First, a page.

Guide for Authors


Philosophy of Poisonous Plant Research (PPR)

For more information, please see Poisonous Plant Research (PPR) Aims and Scope page.

Who Can Submit?

Anyone may submit an original article to be considered for publication in Poisonous Plant Research (PPR) provided he or she owns the copyright to the work being submitted or is authorized by the copyright owner or owners to submit the article. Authors are the initial owners of the copyrights to their works (an exception in the non-academic world to this might exist if the authors have, as a condition of employment, agreed to transfer copyright to their employer).

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General Submission Rules

Submitted articles cannot have been previously published, nor be forthcoming in an archival journal or book (print or electronic). Please note: "publication" in a working-paper series does not constitute prior publication. In addition, by submitting material to Poisonous Plant Research (PPR), the author is stipulating that the material is not currently under review at another journal (electronic or print) and that he or she will not submit the material to another journal (electronic or print) until the completion of the editorial decision process at Poisonous Plant Research (PPR). If you have concerns about the submission terms for Poisonous Plant Research (PPR), please contact the editors.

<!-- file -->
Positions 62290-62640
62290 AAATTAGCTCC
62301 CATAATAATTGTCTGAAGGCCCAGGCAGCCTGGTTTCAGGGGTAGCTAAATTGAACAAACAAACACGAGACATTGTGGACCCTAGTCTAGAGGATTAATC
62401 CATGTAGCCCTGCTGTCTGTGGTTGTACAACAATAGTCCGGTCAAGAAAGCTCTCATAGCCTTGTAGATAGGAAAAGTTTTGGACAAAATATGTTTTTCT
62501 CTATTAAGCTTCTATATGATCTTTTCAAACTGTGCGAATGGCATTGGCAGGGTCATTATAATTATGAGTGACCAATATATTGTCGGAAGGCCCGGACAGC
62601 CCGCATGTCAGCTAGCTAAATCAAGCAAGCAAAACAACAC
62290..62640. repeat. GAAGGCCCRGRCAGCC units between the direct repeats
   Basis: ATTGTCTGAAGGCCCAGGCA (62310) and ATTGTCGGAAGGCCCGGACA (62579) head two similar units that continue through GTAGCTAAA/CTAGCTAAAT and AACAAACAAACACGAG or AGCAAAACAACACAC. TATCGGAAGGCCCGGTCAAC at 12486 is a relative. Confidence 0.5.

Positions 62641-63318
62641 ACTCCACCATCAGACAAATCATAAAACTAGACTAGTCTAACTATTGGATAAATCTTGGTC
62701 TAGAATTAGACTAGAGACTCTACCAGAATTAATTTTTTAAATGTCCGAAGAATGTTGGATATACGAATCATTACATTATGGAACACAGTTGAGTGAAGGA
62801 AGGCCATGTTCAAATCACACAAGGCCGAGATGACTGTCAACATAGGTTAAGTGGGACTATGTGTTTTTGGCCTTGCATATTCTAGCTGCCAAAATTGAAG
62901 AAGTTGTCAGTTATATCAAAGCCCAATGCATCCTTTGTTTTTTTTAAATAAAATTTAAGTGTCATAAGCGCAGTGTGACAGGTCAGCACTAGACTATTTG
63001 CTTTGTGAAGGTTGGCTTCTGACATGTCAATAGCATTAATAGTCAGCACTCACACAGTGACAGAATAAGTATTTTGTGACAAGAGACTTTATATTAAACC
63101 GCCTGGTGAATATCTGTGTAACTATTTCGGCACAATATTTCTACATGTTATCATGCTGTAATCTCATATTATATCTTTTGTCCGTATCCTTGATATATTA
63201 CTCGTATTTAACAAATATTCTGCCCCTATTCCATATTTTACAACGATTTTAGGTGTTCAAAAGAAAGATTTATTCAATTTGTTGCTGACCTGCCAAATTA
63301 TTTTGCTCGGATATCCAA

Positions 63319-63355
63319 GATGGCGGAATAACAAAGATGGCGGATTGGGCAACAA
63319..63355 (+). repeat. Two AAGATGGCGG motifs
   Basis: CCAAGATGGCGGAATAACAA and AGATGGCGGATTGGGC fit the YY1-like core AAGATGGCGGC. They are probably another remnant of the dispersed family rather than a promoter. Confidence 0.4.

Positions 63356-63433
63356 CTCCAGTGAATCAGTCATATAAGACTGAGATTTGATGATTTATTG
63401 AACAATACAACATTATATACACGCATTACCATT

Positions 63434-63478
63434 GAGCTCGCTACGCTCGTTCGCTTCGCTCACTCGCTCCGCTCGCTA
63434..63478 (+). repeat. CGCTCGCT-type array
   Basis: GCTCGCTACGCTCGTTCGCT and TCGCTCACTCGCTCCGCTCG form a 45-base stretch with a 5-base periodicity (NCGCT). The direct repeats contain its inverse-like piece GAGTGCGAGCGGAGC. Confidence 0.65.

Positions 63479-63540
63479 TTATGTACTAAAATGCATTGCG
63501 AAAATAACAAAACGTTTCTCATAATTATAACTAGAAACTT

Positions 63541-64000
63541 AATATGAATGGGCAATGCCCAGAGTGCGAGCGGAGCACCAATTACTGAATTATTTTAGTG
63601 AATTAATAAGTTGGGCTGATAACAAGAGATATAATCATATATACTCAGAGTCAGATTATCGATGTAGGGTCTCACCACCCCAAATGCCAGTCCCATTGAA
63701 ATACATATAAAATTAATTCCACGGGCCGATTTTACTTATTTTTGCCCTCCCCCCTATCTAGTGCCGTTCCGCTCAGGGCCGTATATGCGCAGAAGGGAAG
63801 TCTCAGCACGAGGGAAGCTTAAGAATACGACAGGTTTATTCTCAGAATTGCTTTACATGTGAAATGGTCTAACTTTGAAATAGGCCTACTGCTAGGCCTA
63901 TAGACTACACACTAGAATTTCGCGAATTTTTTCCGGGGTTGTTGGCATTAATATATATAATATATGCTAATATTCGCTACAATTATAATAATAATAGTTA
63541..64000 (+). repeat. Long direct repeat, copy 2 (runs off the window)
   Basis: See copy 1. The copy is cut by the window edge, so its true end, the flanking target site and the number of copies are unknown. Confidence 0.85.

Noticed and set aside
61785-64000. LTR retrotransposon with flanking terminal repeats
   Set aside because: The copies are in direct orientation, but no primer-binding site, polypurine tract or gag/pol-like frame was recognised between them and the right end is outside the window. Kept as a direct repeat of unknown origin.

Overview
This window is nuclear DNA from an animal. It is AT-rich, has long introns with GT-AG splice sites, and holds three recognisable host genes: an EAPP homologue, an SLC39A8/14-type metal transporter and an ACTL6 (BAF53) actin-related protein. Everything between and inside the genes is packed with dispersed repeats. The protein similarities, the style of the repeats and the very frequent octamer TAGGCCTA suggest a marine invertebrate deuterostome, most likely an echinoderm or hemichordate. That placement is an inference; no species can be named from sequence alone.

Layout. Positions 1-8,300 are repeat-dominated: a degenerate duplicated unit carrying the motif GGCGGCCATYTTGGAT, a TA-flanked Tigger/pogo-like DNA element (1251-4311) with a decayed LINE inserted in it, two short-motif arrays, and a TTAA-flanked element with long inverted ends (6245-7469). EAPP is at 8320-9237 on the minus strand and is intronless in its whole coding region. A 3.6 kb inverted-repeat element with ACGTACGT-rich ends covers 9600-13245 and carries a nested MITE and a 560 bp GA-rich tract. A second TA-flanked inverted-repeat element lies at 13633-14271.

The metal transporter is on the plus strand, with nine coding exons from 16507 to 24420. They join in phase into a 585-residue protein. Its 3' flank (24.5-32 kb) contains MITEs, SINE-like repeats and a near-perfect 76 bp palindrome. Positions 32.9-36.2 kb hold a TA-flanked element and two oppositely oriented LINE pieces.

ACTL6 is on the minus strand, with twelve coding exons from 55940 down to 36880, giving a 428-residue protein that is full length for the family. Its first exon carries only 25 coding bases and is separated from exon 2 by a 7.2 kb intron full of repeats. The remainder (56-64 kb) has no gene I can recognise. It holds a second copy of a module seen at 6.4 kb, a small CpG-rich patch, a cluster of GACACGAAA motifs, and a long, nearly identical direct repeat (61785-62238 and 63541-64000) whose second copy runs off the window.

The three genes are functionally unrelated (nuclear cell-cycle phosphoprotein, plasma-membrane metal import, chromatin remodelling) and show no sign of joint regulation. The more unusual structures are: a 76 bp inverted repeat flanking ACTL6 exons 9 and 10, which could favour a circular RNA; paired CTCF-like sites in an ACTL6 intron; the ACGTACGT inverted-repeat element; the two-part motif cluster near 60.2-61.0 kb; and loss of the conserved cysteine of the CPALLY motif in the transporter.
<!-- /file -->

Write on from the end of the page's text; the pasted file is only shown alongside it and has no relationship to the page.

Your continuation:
All authors submitting to Poisonous Plant Research (PPR) must certify in their submission letter that any research conducted with animals has followed established standards for the humane care and use of animals and must specify the standards that were used. The manuscript must include in the first sentence of the Materials and Methods section a statement of institutional animal care and use committee (IACUC), or equivalent, approval of all animal procedures conducted during the study.

Authors must also provide in their submission letter names and address of at least two potential preferred reviewers and, if any, a list of non-preferred reviewers.

Authors should disclose potential or actual conflicts of interest related to the research presented in the manuscript in a footnote before the acknowledgements section.

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Formatting Requirements

Poisonous Plant Research (PPR) has no general rules about the formatting of articles upon initial submission. There are, however, rules governing the formatting of the final submission. See Final Manuscript Preparation Guidelines for details. Although bepress can provide limited technical support, it is ultimately the responsibility of the author to produce an electronic version of the article as a high-quality PDF (Adobe's Portable Document Format) file, or a Microsoft Word, WordPerfect or RTF file that can be converted to a PDF file.

It is understood that the current state of technology of Adobe's Portable Document Format (PDF) is such that there are no, and can be no, guarantees that documents in PDF will work perfectly with all possible hardware and software configurations that readers may have.

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Rights for Authors and DigitalCommons@USU

As further described in our submission agreement (the Submission Agreement), in consideration for publication of the article, the authors assign to DigitalCommons@USU all copyright in the article, subject to the expansive personal--use exceptions described below.